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Meet my au pair…

May 22, 2007

When I was about two or three, my mum decided to go back to college to do a B.Ed (my five-year-old brother and I thought it was hilarious that mummy was going to school to study duvets and pillows). My father was a high-flying surgeon at the time and so we rarely saw him in the week days. So it was necessary for my parents to take on an au pair. Think what you like about families who do this, but my parents thought they were doing the best for their children. Far better to have someone living in, like another member of the family, for their children to get close to and trust, than a succession of random, faceless baby sitters. Not sure why they didn’t choose nursery. Maybe they thought we were too young.

Anyway, so I was very interested to watch Cutting Edge: Meet The Au Pairs (Ch4, 9pm) last night because, like many others, I thought there was a bit of a stigma against parents who go down the au pair route. My middle-class shame made it impossible to admit that we had au pairs growing up to friends and family. Yes, we could afford it. No we weren’t like that hideous Chelsea single mum, whose daughter plays the harp and asks for a finger bowl when eating chicken croutons (or drumsticks to you and me).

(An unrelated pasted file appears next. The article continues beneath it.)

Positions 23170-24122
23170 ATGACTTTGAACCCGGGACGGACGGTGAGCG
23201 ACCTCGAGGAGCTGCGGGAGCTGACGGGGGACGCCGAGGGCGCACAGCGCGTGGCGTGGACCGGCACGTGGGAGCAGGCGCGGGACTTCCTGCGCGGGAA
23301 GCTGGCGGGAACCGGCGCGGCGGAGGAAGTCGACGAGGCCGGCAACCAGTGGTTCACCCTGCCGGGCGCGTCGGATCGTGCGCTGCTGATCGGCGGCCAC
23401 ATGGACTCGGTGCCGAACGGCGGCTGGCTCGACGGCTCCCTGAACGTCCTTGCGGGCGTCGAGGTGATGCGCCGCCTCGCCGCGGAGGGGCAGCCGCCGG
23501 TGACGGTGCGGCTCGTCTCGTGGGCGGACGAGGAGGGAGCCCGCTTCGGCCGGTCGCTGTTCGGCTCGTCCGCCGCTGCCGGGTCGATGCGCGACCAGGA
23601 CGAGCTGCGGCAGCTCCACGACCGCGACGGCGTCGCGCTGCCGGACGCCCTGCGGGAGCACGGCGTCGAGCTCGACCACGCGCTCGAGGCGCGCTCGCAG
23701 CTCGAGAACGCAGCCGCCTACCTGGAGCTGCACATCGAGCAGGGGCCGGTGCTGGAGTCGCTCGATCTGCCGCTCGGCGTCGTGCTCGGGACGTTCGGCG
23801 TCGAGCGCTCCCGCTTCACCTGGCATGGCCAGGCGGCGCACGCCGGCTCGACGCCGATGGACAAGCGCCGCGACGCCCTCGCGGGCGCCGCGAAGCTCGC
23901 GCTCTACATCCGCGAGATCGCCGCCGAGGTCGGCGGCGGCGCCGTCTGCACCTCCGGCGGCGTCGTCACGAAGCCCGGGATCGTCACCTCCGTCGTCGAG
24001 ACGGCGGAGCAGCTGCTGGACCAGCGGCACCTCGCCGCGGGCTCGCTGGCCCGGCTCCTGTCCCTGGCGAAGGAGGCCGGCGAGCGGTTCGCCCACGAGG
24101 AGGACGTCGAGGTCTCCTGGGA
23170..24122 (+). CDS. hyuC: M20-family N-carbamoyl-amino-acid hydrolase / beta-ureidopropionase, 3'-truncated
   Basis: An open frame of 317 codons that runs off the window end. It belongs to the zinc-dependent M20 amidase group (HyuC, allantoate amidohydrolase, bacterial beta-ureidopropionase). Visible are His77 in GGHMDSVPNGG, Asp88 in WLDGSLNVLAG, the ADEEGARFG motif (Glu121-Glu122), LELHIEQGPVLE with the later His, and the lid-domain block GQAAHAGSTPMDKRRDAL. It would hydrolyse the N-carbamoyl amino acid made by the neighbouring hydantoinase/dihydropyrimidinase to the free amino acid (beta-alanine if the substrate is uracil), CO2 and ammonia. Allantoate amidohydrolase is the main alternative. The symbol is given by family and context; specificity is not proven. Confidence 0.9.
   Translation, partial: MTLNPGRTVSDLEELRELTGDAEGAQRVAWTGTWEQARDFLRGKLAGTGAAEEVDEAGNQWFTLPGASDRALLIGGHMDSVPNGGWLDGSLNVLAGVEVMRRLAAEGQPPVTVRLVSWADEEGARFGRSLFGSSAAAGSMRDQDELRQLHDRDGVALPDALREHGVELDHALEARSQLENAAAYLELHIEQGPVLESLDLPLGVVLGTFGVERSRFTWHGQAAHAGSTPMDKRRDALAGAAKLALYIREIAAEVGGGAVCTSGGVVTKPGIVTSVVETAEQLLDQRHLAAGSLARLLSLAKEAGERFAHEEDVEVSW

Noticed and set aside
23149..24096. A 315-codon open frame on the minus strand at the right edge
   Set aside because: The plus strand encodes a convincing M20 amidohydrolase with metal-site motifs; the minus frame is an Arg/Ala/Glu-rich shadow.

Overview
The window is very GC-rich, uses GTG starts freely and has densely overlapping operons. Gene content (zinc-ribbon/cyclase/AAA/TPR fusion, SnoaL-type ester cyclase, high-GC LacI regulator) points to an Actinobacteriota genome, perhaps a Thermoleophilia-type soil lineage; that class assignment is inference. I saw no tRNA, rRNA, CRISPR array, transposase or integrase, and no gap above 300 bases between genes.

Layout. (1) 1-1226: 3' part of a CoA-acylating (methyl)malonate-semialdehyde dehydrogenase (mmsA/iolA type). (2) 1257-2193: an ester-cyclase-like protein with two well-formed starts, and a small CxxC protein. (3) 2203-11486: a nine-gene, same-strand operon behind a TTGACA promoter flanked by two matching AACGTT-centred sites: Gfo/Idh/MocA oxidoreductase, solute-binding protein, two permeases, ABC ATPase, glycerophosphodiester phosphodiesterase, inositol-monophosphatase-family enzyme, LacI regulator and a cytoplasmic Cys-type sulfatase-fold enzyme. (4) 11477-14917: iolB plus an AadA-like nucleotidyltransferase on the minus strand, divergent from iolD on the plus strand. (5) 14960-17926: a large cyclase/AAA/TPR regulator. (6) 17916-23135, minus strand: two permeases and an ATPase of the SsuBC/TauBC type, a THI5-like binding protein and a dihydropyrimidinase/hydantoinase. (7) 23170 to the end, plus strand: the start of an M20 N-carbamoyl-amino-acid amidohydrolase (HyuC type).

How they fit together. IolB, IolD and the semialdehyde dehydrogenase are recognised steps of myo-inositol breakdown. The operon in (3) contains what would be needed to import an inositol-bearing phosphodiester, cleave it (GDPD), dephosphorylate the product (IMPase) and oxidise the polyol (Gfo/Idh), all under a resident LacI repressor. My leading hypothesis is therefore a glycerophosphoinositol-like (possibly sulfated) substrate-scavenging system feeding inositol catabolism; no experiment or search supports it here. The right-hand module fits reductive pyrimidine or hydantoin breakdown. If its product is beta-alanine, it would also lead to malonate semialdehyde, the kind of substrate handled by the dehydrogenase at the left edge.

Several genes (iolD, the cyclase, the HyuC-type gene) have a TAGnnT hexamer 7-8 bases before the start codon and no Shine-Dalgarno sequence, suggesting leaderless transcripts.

My parents were most like the Scott-Darlings (except with a less wanky name), who hired Turkish au pair, Perin, for their three young boys. On her first day Perin, desperate to find the sea, takes the boys on a 20-minute trek, tripping across busy traffic to finally find a stony beach full of sea-weed and washed up shopping trolleys. This really reminded me of a vague memory I have (filled in since by my hysterical mum) of one terrible au pair we had who, having got to the end of her tether with a three- and five-year-old left us on Dulwich High Street to find our own way home. I clearly remember my brother grabbing my hand as we crossed one busy road, and several passers by stared open mouthed (of course, no one did anything!)